Don’t be surprised if your next visit to the doctor’s office or the hospital involves care provided by a nurse practitioner.
Nurse practitioners are a critical part of the health care team, providing many of the same services as doctors. In Colorado, that includes conducting well visits, seeing sick patients, ordering labs and diagnostics, interpreting results and more.
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At a glance
• About 220,000 in the country
• Must first be a registered nurse, then complete graduate nursing education and national board certification
• Must recertify every two to five years
• Can treat patients, prescribe medications, order and interpret tests and more
• Visits are covered by insurance
The first nurse practitioner program was developed in 1965 at the University of Colorado. Since then, nurse practitioners have grown in popularity: According to the American Association of Nurse Practitioners, there are now more than 220,000 nurse practitioners who provide more than 900 million patient visits a year.
The majority of nurse practitioners focus on primary care, which is especially helpful given the shortage of primary care providers nationally. But nurse practitioners can specialize in a range of fields, such as pediatrics, acute care, neonatal health, cardiovascular or emergency care.
“Nurse practitioners can work in a wide variety of settings, not just in a clinic,” said Shannon Fonger, an orthopedic nurse practitioner with Yampa Valley Medical Center. “There are a lot of different areas that we serve in.”
All nurse practitioners are certified nationally and practice according to regulations in the state in which they’re licensed. Nurse practitioners must have a master’s or doctoral degree and undergo clinical training beyond their preparation as a nurse. They must maintain their nursing license, as well as their advanced practice license, both of which require regular re-certifications.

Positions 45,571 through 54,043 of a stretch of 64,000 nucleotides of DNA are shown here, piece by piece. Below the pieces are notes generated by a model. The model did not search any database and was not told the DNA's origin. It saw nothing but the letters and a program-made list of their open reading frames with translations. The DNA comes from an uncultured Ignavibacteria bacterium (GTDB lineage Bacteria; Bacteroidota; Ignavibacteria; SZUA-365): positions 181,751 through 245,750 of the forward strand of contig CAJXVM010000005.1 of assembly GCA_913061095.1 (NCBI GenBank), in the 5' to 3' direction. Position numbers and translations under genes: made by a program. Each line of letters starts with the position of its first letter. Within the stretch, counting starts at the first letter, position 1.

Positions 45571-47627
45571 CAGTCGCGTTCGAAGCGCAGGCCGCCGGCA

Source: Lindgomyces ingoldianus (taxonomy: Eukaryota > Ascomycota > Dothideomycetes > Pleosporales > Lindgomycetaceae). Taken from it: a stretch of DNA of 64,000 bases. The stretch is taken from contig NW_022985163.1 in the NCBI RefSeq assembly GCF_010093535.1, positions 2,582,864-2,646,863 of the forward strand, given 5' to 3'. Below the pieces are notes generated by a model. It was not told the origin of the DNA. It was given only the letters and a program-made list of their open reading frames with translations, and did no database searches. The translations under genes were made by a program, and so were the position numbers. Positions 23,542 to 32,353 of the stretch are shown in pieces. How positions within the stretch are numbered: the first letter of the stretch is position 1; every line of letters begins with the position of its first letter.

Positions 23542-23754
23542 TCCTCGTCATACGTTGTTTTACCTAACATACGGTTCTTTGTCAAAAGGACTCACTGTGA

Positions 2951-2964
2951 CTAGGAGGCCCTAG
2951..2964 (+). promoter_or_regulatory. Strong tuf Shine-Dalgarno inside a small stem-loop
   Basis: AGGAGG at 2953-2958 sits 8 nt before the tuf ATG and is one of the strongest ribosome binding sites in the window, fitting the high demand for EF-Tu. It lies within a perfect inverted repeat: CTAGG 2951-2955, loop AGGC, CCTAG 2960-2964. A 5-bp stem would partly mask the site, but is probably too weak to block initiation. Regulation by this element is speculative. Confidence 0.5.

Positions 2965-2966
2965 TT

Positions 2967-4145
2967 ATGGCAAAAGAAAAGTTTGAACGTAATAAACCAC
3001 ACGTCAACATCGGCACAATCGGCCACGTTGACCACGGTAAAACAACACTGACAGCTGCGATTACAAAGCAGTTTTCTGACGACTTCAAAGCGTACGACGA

Nurse practitioners also bring a focus on the health and well-being of the whole person, spending time with patients to promote health and disease prevention, as well as working through the health problem at hand.
“The idea is that you’re thinking of the entire patient, not just the organ system that’s not working properly,” Fonger said. “Treating one system really affects all of them, and you want to be sure you’re not just treating the problem, but the whole person.”
For instance, if Fonger is working with a patient who has a hip fracture, she might also check that the patient is up-to-date with cancer screenings, has had a bone mineral density test and is immunized.
“We can talk through all of those things, even if they’re in the hospital for something unrelated,” Fonger said. “It’s helpful, because it can help diagnose and treat conditions before they become more of a problem.”
Nurse practitioners work closely with physicians, as well as other health professionals, such as physical therapists, occupational therapists and nurses.
“We all work together for the patient to improve their outcomes,” Fonger said.
Especially important in rural areas, where specialists may travel to see patients in other communities, nurse practitioners can provide continuity of care, even if the doctor is unavailable.
“After a treatment plan is set, we work with the physician to be sure the patient’s needs are being addressed, whether a physician is in town or elsewhere,” Fonger said. “Living in a place where a lot of our specialty providers commute or travel between a variety of locations, we can provide continuity when it’s hard to get in for an appointment.”
Nurse practitioners play a vital role in caring for our community.
Susan Cunningham writes for Yampa Valley Medical Center. She can be reached at firstname.lastname@example.org.